Cola seeds: Uses, Botanical Source, Characters, and Chemical Constituents


Cola, Kola Nut, Colae Semina, Goro Nuts

Botanical source:

Cola seeds are obtained from Cola vera Sch., a large handsome tree of the family Sterculiaceae.

Geographical source:

The plant is indigenous to tropical African countries and is cultivated in other tropical countries West Indies, Brazil and Java.

Cola seeds


Fresh Cola seeds, as commonly eaten in African countries, are somewhat flattened, plano-convex or biconvex and oval or rounded in shape with a green or greenish purple external colour and a pale or dull white internal colour. They consist of two distinct tightly closed or partially opened cotyledons, which are easily separable. They are about 2 to 5 cm long about 2 to 3 cm broad and about 1 to 2 cm thick. The dried seeds have a dull dark brown or reddish brown external colour, and are hard and solid in texture. A shallow furrow encircles the kernel where the two cotyledons meet. Fresh Cola seeds have a bitterish astringent taste and no distinct odour.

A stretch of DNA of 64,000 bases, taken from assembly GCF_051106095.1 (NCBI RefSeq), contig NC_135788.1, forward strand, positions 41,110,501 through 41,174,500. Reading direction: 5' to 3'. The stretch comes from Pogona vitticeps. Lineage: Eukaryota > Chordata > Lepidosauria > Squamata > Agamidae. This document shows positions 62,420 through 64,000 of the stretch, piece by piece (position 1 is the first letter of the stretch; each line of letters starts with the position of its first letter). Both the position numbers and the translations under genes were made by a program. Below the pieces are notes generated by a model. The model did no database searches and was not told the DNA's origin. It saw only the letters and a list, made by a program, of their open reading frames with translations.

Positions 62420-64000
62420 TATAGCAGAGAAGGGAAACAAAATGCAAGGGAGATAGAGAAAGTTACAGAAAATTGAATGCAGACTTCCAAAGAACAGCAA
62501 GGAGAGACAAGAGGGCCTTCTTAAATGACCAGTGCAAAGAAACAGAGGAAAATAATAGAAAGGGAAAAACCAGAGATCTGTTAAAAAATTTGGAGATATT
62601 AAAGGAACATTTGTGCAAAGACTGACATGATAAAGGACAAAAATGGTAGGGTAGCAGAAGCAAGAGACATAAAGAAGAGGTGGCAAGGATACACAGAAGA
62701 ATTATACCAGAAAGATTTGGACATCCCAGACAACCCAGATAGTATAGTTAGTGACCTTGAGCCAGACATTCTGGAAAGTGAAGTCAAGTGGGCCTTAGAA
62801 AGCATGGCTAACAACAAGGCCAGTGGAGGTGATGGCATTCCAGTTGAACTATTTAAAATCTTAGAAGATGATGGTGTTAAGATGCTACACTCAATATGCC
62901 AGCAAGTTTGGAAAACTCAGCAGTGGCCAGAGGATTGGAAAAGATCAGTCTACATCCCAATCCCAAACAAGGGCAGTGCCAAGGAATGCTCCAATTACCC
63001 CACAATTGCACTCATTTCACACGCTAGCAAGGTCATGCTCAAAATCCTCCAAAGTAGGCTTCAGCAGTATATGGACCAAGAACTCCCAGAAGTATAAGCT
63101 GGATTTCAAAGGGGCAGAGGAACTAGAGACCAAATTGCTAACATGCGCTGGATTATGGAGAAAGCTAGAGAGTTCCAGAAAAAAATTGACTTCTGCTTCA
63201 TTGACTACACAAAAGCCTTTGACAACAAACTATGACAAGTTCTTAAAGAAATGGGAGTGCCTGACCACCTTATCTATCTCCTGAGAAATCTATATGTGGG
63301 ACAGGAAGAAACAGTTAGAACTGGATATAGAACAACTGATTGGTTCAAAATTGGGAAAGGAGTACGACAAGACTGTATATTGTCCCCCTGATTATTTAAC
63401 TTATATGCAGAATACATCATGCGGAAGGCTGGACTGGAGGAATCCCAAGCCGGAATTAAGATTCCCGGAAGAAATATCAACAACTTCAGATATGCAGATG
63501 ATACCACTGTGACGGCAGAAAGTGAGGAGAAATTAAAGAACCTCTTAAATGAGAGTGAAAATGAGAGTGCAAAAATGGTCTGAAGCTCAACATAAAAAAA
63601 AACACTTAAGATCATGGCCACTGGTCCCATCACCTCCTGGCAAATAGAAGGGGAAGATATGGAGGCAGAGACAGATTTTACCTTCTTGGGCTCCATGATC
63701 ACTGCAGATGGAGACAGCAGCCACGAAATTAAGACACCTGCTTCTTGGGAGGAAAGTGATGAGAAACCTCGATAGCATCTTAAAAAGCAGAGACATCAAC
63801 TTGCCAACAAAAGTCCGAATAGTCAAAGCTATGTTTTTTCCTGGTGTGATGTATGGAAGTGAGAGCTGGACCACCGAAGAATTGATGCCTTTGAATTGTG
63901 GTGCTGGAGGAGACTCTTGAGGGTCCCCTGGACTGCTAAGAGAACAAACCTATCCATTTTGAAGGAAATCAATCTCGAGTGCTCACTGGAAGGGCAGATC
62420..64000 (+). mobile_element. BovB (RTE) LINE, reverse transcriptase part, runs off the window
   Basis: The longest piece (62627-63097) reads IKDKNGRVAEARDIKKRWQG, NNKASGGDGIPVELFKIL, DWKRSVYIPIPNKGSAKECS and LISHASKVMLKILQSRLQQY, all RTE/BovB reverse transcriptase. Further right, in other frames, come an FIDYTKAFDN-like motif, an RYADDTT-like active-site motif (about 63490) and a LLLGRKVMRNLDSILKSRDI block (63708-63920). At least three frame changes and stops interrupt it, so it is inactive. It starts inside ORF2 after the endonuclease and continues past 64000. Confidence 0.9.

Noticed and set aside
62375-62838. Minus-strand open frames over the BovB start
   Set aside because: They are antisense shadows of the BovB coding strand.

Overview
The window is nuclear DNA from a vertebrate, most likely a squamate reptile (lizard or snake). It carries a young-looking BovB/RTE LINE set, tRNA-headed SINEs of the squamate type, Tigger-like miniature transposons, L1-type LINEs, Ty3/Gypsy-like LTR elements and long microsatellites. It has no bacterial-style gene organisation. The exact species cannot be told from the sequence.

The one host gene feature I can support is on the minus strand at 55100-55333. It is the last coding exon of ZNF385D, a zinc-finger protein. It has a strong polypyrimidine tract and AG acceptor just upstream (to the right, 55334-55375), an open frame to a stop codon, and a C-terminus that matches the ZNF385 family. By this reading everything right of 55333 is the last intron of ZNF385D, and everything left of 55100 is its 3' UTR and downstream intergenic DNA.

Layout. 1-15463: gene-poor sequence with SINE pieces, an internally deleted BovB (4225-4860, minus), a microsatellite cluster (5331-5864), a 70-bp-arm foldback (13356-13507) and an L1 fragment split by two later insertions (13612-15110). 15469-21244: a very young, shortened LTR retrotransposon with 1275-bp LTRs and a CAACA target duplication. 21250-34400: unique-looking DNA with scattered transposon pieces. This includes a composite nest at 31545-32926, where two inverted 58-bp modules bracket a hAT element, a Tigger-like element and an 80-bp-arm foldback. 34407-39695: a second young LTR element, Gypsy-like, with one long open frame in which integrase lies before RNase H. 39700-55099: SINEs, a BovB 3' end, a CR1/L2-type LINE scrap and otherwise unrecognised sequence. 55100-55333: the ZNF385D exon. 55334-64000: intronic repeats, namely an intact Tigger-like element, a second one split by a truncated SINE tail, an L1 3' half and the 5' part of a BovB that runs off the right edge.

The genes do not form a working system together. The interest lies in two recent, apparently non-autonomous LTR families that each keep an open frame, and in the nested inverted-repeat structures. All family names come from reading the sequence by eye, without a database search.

Chemical Constituents:

The principal constituent of Cola seed is caffeine (1 -2.5 percent). Other constituents include a crystalline compound, kolatin (0. 75 percent), traces of theobromine, and oxidase enzyme, fat, sugar and abundant starch.

Uses of Cola Seeds:

Cola seeds are commonly eaten raw as a nerve stimulant for its stimulating properties similar to those of tea and coffee. They are also found to increase the energy of the cardiac contractions.

Substitutes and Adulterants:

Seeds of other Cola species, notably C. acuminata, C. ballayi C. astrophora, C. alba and C. mlida have been used as substitutes and adulterants of Cola seed.

Leave a Comment